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Lab for Pain Relief Studies

Research Assistant Donnie DavisThe Basic Science division consists of faculty from The University of New Mexico's Anesthesiology and Critical Care Medicine, Neurosciences and Neurosurgery departments and the College of Pharmacy. Extensive primary laboratory space is housed within the Department of Anesthesiology and Critical Medicine at the UNM School of Medicine.

The academic group is pioneering basic and translational research studies on chronic pain including testing of new and "new use" clinical drugs for pain stemming from:

  • Back
  • Arthritis
  • Orofacial disorders
  • Pancreatitis

Therapies tested include pain-relieving cannabinoid components and gene therapies to overexpress non-addictive natural opiates. Studies that are under development include imaging therapeutics for treatment of cancer pain, in collaboration with the Keck-UNM Imaging Resource in the College of Pharmacy, directed by Dr. Jeffrey Norenberg.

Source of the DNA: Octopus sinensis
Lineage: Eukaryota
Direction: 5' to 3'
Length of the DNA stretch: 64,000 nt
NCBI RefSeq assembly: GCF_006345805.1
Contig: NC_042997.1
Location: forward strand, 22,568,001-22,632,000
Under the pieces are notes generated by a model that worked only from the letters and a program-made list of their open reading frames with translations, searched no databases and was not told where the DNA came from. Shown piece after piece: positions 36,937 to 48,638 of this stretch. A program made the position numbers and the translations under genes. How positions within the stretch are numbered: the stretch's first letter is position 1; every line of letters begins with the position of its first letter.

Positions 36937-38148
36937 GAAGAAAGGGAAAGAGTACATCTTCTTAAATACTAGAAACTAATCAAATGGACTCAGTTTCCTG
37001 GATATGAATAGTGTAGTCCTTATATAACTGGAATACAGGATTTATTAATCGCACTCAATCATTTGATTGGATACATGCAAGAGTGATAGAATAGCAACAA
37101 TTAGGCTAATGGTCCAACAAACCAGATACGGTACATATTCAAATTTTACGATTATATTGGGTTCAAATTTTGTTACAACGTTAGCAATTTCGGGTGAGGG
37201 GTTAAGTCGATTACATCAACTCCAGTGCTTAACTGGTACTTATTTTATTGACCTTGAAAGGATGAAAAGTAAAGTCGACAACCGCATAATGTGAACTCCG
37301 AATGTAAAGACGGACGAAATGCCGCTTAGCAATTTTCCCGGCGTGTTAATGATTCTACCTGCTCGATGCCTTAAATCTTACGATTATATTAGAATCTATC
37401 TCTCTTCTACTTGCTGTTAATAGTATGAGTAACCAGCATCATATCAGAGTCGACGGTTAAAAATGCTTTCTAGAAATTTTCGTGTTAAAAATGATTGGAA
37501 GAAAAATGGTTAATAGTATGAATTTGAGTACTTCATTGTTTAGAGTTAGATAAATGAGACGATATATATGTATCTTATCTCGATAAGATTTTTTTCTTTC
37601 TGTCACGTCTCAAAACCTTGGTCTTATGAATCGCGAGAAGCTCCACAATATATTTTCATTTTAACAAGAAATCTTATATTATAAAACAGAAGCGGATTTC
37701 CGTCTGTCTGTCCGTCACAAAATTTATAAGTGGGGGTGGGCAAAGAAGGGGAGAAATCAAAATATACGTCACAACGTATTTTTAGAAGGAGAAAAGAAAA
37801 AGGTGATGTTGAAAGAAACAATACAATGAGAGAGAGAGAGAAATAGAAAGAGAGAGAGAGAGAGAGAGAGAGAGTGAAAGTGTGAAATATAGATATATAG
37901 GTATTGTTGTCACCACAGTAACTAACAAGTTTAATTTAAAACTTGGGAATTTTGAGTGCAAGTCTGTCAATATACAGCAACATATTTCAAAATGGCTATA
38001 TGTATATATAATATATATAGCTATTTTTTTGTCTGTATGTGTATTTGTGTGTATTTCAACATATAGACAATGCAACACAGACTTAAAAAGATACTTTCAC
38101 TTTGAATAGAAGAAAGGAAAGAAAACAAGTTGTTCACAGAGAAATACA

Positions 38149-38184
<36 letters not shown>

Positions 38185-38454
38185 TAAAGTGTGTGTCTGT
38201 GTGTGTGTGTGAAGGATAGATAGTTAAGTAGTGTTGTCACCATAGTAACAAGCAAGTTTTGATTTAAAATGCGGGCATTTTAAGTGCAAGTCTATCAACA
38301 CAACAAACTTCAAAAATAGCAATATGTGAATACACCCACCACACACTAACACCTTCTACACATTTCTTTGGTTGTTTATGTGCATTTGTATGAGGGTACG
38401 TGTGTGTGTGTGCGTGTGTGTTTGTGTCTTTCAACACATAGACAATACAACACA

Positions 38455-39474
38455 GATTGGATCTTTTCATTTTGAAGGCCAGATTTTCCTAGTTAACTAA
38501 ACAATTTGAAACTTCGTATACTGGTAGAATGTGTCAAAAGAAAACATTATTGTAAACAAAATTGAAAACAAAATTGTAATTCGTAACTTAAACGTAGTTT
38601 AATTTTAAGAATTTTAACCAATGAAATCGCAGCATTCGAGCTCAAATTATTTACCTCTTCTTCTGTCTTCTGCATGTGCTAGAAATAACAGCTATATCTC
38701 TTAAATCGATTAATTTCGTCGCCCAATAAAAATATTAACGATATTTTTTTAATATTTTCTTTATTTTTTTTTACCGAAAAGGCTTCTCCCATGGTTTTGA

Studying Fetal Alcohol Exposure

One study area of aberrant neuroimmune mechanisms underlying peripheral neuropathic pain examines the effects of adverse conditions in utero, such as low dose fetal alcohol exposure, on the developing central nervous system. This is a collaborative effort with the New Mexico Alcohol Research Center in the UNM Department of Neurosciences.

Utilizing rodent models involving low levels of alcohol exposure during gestation, the potential pathological spinal and brain neuroimmune responses to minor peripheral nerve injury or immune activation in adult offspring are examined. Our recent findings reveal heightened glial reactivity and adult-onset susceptibility to peripheral neuropathy (allodynia; heightened sensitivity to light touch) as consequences of prenatal alcohol exposure.

Collaborative Research

A different area of study examines the role of spinal subarachnoid gene delivery of the anti-inflammatory cytokine, interleukin-10 (IL-10), to create IL-10-dependent long-duration pain relief. Immune-interrelated etiologies including chemotaxis, mitosis, and phagocytosis are explored.

The many areas of expertise related to these collaborative efforts (including neuropharmacology, clinical anesthesiology, molecular neuroscience, cell biology, and physical therapy) have facilitated a unique research platform at the UNM Health Sciences Center. Our central goals are developing novel non-opioid-based pain therapeutics and advancing our fundamental understanding of mechanisms critical for the initiation and maintenance of chronic pain.